Memory and concentration problems the day after alcohol consumption are common and problematic, especially for students or those with professional responsibilities.
Rhodiola rosea L. (R. rosea L.), also known as Rhodiola, Roseroot, Arctic Root, and Golden Root.  In traditional Chinese medicine (TCM), R. rosea L. is used to replenish the qi (vital energy), activate blood circulation, unblock blood vessels, and improve mental function. 
Rhodiola extracts are used as a dietary supplement for athletes to enhance the body's natural resistance, as an "adaptogen" to improve physical and mental performance, and to combat stress and fatigue. 
Several clinical trials have shown that standardized Rhodiola extract improves mental performance and attention in cognitive function in case of fatigue after single and repeated administration, [4,5,6] and prevents physical, emotional, and mental exhaustion in patients with fatigue syndrome. 
Its composition includes salidroside, p-tyrosol, rosavine, pyridine, rhodiosin, and rhodionin as the active ingredients of the Rhodiola species, but their quantity varies. 
Modern pharmacological studies indicate that its extracts can increase neurotransmitter levels, central nervous system activity, and cardiovascular function. [9,10]
The consumption of ginseng has been shown to have beneficial effects on the central nervous system, especially on cognitive functions, memory, and learning ability. [11,12]. The ginsenoside Rg1 or Rb1 has been highlighted for the improvement of cognitive functions. [13,14,15]
Ginseng offers a wide range of therapeutic properties.
L-Theanine is the subject of special attention by the scientific community, which sees it as a modulator of human brain functions.
We will talk about modulation of alpha activity that applies to tasks requiring attention, a beneficial effect on mental state. [16,17,18]
The combination of rhodiola, L-theanine, and ginseng promotes concentration and memory retention of acquired knowledge.
 (Farhath et al., 2005)
 (Committee of the Pharmacopoeia of the Ministry of Health of the People's Republic of China, 2005).
. Panossian A, Wikman G, Sarris J. Rosenroot (Rhodiola rosea): traditional use, chemical composition, pharmacology and clinical efficacy. Phytomedicine. 2010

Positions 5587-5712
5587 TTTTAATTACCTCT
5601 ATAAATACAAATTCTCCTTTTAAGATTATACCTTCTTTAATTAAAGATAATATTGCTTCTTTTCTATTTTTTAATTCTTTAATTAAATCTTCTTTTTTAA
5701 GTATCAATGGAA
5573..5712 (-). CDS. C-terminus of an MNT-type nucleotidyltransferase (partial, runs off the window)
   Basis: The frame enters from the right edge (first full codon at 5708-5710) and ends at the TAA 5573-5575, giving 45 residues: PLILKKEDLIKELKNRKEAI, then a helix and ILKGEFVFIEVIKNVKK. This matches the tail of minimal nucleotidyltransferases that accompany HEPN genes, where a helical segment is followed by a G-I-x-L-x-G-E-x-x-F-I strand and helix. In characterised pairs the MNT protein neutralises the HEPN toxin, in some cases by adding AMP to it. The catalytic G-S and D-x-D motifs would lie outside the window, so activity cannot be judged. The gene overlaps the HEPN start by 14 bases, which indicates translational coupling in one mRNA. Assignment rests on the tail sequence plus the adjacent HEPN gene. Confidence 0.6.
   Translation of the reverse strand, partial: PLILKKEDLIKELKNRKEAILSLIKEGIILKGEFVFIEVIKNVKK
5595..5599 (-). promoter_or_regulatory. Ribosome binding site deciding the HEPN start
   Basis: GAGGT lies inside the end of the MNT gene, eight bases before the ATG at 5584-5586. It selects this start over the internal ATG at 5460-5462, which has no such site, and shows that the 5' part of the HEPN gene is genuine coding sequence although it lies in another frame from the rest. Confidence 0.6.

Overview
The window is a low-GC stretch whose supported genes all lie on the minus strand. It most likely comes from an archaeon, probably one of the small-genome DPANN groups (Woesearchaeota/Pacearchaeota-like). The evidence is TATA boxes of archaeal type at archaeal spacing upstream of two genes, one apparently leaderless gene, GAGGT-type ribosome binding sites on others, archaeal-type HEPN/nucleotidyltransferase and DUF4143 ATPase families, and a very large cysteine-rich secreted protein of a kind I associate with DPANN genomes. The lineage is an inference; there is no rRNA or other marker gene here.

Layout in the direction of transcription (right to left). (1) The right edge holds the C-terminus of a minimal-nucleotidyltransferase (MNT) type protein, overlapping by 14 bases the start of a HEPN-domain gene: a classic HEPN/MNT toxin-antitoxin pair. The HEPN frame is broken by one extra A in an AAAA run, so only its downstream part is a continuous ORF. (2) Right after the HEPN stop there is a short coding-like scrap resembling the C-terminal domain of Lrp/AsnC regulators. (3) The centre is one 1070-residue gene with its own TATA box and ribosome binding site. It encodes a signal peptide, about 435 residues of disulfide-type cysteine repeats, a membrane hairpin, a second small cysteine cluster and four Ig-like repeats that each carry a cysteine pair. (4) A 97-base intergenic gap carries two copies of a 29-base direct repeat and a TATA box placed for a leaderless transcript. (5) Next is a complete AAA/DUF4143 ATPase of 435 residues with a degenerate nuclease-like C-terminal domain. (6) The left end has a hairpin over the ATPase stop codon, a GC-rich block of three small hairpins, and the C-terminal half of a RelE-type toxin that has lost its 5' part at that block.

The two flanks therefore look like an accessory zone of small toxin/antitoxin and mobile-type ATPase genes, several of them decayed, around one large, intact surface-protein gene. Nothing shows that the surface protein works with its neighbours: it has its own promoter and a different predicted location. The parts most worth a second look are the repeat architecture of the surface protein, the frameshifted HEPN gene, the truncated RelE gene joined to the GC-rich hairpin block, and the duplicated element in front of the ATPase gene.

. Shevtsov VA, Zholus BI, Shervarly VI, Vol’skij VB, Korovin YP, Khristich MP, Roslyakova NA, Wikman G. A randomized trial of two different doses of a SHR-5 Rhodiola rosea extract versus placebo and control of capacity for mental work. Phytomedicine. 2003
. Darbinyan V, Kteyan A, Panossian A, Gabrielian E, Wikman G, Wagner H. Rhodiola rosea in stress induced fatigue--a double blind cross-over study of a standardized extract SHR-5 with a repeated low-dose regimen on the mental performance of healthy physicians during night duty. Phytomedicine. 2000.
. Spasov AA, Wikman GK, Mandrikov VB, Mironova IA, Neumoin VV. A double-blind, placebo-controlled pilot study of the stimulating and adaptogenic effect of Rhodiola rosea SHR-5 extract on the fatigue of students caused by stress during an examination period with a repeated low-dose regimen. Phytomedicine. 2000.
 Olsson EM, von Schéele B, Panossian AG. A randomised, double-blind, placebo-controlled, parallel-group study of the standardised extract shr-5 of the roots of Rhodiola rosea in the treatment of subjects with stress-related fatigue. Planta Med. 2009
 Zhang et al., 2006.
 Spasov et al., 2000
 Shevtsov et al., 2003
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 Radad K, Gille G, Moldzio R, Saito H, Rausch WD. Ginsenosides Rb1 and Rg1 effects on mesencephalic dopaminergic cells stressed with glutamate. Brain Res. 2004;1021:41–53.
 Benishin CG, Lee R, Wang LC, Liu HJ. Effects of ginsenoside Rb1 on central cholinergic metabolism. Pharmacology. 1991;42:223–9.
 Yamaguchi Y, Haruta K, Kobayashi H. Effects of ginsenosides on impaired performance induced in the rat by scopolamine in a radial-arm maze. Psychoneuroendocrinology. 1995;20:645–53.
 Mook-Jung I, Hong HS, Boo JH, et al. Ginsenoside Rb1 and Rg1 improve spatial learning and increase hippocampal synaptophysin level in mice. J Neurosci Res. 2001;63:509–15.  Gomez-Ramirez M., Kelly S.P., Montesi J.L., Foxe J.J. The effects of l-theanine on alpha-band oscillatory brain activity during a visuo-spatial attention task. Brain Topogr. 2009;22:44–51.
 Nobre A.C., Rao A., Owen G.N. l-theanine, a natural constituent in tea, and its effect on mental state. Asia Pac. J. Clin. Nutr. 2008;17(Suppl. 1):167–168.
 Gomez-Ramirez M., Higgins B.A., Rycroft J.A., Owen G.N., Mahoney J., Shpaner M., Foxe J.J. The deployment of intersensory selective attention: A high-density electrical mapping study of the effects of theanine. Clin. Neuropharmacol. 2007;30:25–38.
 Turkozu D., Sanlier N. l-theanine, unique amino acid of tea, and its metabolism, health effects, and safety. Crit. Rev. Food Sci. Nutr. 2017;57:1681–1687. Rao T.P., Ozeki M., Juneja L.R. In search of a safe natural sleep aid. J. Am. Coll. Nutr. 2015;34:436–447.